US 4427558 A
Particles for softening fabrics either in a wash liquor or in the rinse, are formed from a liquid mixture comprising water, a cationic material, such as a quaternary ammonium compound, urea and a calcium soap. The particles are formed from the liquid mixture by cooling to a solid and then grinding or by spray cooling. Weathering to form a crisp free flowing powder is optional. The presence of water in the liquid mixture improves the processing of the particles.
1. A method of producing fabric softening particles characterised by the steps of
(i) forming a liquid mixture comprising:
(A) from about 4% to about 80% by weight of a cationic fabric conditioning material;
(B) from about 10% to about 90% by weight of urea;
(C) from about 2% to about 50% by weight of water; and
(D) from about 1% to about 50% by weight of an alkaline earth metal salt of a fatty acid having 8-30 carbon atoms, the weight ratio of fatty acid salt to cationic fabric conditioning material being between about 0.25:1 and about 0.5:1; and
(iii) transforming the liquid mixture so formed into solid particles having a particle size of from about 0.1 to about 2000 microns.
2. A method according to claim 1, characterised in that the liquid mixture additionally contains a nonionic surface active agent.
3. Fabric softening particles characterised in that they have been prepared by a method according to claim 1 or 2.
4. Fabric softening particles according to claim 3, characterised by containing from about 2% to about 30% by weight of water.
5. A detergent compatible wash additive product characterized in that it contains at least about 2.0% by weight of the particles claimed in claim 3.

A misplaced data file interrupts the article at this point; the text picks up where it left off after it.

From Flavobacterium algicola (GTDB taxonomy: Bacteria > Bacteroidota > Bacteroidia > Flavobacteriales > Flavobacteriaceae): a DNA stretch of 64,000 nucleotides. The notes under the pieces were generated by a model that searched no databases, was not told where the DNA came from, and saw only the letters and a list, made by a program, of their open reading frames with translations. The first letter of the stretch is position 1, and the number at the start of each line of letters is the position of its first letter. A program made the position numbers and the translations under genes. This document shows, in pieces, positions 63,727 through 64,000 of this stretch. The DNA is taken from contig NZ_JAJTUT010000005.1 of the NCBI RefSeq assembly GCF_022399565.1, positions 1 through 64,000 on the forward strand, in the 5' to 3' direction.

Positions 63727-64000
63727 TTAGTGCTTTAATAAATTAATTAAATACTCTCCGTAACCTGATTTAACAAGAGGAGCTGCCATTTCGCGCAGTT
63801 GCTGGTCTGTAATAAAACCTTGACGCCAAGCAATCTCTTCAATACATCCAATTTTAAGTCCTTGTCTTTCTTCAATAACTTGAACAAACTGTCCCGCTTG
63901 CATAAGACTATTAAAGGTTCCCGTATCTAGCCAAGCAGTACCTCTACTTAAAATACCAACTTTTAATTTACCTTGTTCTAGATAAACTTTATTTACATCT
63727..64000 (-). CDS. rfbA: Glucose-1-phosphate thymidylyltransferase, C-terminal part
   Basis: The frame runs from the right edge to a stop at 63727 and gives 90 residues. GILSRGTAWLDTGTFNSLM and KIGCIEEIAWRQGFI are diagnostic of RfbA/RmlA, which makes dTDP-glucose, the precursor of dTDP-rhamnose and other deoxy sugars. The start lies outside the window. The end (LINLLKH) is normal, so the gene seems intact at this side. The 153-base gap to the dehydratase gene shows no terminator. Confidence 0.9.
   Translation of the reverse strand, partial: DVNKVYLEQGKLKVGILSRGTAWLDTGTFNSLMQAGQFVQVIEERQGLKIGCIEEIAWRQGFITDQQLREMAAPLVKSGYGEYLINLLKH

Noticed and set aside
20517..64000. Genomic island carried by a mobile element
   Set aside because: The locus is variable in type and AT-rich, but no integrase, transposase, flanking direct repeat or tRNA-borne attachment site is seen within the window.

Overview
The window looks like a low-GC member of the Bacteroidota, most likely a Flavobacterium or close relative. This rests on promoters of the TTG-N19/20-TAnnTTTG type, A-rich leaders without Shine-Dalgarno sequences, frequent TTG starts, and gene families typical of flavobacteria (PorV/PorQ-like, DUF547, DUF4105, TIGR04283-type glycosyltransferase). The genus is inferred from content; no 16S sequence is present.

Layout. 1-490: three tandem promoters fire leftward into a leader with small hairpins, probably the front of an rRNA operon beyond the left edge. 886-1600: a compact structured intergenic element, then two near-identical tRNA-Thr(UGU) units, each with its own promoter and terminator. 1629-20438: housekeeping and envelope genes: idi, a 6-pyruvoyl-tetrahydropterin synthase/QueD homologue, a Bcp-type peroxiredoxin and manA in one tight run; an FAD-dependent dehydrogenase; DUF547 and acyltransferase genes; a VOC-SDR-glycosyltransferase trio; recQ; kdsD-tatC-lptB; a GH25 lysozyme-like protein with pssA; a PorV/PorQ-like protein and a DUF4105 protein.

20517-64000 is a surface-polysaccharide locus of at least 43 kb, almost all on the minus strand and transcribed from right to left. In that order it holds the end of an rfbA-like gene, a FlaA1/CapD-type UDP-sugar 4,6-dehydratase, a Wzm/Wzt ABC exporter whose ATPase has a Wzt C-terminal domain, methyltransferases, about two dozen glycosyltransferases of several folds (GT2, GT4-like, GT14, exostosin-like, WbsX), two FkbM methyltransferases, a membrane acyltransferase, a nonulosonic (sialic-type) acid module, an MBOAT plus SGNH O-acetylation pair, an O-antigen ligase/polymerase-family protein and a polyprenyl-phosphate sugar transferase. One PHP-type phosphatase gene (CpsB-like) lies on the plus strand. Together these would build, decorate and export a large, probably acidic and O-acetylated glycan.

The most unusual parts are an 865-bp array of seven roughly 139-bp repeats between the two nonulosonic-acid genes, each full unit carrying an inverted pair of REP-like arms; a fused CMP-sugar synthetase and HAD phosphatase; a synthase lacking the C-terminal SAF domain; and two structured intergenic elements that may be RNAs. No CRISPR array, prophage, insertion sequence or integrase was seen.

6. A detergent composition comprising from about 5% to about 85% by weight of a water-soluble detersive surfactant, with or without a detergency builder, characterized in that is further contains from about 0.5% to about 30% by weight of the particles claimed in claim 3.
7. A rinse conditioner characterized by comprising at least about 1% by weight of the particles claimed in claim 3.
This invention relates to fabric conditioning materials and particularly, but not exclusively, to fabric rinse conditioners, detergent compositions or wash addable, detergent compatible compositions which in addition to cleaning effectiveness also have fabric softening properties.
Various quaternary ammonium compounds are known in the art to possess fabric softening properties. These quaternary ammonium compounds, and other cationic fabric softening compounds are also known to be generally incompatible with anionic surfactants commonly employed in laundering compositions. The anionic surfactants attack and inactivate the quaternary ammonium compounds in the wash water environment. Thus larger amounts than desired of the fairly expensive quaternary ammonium compounds must be added to detergent compositions to provide a softening effect but this would result in total inactivation of the anionic active. For this reason, detergent compositions containing both anionic surfactants and cationic fabric softeners have not been commercially successful.
Previous proposals on this subject have repeatedly put forward the hypothesis that, in order to avoid inactivation of the cationic fabric softening compounds it is necessary to prevent these cationic materials from dispersing in the wash liquor.